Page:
Don’t Kid Yourself! is only 126 pages long, so each chapter runs to about twelve pages, which is a slightly elaborated sermon. I suspect that the chapters were first delivered from a pulpit, and slang was less a subject than an opportunity, a somewhat predictable attempt to connect with young people and the times by a minister who caught the direction of cultural winds, in a sense, from the same motive that prompted the Dobie Gillis dictionary — in the late 1950s, everyone started marketing everything to teens, from television and its advertisements to Christian faith and its version of the moral life.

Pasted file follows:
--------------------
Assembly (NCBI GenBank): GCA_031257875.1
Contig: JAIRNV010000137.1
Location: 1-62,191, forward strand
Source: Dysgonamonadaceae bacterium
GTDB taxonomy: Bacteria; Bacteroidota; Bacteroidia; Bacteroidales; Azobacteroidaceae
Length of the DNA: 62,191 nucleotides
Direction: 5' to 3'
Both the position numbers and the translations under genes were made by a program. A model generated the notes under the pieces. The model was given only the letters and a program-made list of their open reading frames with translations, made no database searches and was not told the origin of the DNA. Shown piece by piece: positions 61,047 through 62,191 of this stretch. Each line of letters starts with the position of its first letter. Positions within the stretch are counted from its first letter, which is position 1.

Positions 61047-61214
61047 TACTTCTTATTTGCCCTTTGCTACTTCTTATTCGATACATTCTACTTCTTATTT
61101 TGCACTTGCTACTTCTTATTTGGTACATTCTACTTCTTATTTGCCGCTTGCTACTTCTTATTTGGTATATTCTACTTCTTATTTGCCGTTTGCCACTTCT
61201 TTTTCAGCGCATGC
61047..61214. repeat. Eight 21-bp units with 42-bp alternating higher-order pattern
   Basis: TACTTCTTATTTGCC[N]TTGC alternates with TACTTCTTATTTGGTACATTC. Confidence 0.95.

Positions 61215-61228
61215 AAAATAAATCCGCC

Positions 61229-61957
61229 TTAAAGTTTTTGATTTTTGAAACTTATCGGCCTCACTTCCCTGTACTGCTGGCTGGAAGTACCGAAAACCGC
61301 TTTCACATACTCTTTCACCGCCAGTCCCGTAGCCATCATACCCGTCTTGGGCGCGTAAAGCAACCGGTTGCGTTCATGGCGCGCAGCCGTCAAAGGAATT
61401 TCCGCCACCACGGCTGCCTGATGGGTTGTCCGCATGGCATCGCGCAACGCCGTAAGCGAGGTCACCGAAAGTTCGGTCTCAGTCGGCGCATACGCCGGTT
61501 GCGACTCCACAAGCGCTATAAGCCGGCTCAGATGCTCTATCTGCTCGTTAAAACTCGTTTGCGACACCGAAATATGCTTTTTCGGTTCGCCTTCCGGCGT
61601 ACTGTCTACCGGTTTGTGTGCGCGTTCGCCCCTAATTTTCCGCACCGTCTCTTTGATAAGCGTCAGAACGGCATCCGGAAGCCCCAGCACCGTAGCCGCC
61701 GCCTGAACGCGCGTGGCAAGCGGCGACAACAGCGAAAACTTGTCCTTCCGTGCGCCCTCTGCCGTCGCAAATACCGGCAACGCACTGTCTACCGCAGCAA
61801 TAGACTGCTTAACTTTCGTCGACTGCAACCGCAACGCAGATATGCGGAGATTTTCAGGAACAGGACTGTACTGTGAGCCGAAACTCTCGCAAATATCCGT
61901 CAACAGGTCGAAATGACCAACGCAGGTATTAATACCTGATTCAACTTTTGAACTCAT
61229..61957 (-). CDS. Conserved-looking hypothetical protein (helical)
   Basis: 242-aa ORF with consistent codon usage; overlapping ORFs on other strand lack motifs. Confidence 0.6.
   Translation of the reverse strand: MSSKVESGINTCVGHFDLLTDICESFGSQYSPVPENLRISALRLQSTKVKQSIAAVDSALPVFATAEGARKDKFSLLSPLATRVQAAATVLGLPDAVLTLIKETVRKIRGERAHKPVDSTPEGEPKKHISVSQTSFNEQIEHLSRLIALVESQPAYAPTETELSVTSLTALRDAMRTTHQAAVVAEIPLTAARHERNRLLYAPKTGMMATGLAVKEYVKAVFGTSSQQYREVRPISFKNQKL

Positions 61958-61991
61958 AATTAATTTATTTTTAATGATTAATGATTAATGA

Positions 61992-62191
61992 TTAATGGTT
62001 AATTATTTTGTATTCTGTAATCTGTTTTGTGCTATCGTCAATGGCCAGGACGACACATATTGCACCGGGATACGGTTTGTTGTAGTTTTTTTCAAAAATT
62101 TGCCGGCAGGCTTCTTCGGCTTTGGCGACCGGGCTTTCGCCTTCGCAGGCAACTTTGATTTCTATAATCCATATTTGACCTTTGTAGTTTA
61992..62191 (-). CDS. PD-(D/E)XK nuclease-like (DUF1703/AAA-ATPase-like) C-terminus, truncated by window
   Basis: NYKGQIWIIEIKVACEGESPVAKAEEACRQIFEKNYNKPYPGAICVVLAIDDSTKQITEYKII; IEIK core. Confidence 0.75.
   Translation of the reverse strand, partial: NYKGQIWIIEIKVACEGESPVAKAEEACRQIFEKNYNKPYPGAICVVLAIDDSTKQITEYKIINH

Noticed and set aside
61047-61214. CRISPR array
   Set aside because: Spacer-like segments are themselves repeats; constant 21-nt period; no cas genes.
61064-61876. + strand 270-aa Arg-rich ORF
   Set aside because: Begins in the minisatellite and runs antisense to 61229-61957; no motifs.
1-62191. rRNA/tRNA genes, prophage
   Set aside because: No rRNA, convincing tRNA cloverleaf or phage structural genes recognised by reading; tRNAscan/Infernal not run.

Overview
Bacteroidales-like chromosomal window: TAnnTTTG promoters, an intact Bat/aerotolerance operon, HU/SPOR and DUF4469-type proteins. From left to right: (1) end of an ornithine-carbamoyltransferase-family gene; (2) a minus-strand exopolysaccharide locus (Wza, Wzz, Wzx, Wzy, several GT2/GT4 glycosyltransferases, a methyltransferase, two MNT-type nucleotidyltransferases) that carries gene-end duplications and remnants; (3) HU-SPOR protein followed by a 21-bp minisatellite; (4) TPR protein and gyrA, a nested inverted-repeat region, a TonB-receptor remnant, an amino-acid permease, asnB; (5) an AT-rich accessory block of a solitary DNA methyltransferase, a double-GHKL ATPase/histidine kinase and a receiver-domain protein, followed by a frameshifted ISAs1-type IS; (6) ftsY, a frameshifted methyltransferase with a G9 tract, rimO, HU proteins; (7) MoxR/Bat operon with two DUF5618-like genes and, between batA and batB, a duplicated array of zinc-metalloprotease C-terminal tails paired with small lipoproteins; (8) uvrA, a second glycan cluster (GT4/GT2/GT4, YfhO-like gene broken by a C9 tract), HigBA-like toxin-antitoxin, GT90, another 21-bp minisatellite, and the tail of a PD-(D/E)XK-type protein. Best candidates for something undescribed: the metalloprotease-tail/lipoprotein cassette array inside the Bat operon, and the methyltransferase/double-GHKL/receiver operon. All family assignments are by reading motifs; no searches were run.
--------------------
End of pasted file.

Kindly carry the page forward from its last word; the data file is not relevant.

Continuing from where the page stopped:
You may be surprised, however, at what Smith considers slang, so a list of the chapters will prove enlightening:
- Who do you think you are?
- What’s going on here?
- Make mine the same.
- How are you doing?
- Where’s the fire?
- Where do you think you’re going?
- So what?
- Do you think you own the earth?
- Don’t kid yourself.
- What’s the big idea?
In my world, none of that really counts as slang, but I’m not from the generation to which Smith preached, nor was I born in the nineteenth century, appearances notwithstanding. I translate “What’s going on here?” to “What’s the buzz? Tell me what’s a-happening,” which is much slangier.
Smith’s readers probably thought that slang is exotic, but Madeline probably thought of Smith’s attempt at slang exegesis as the more exotic artifact.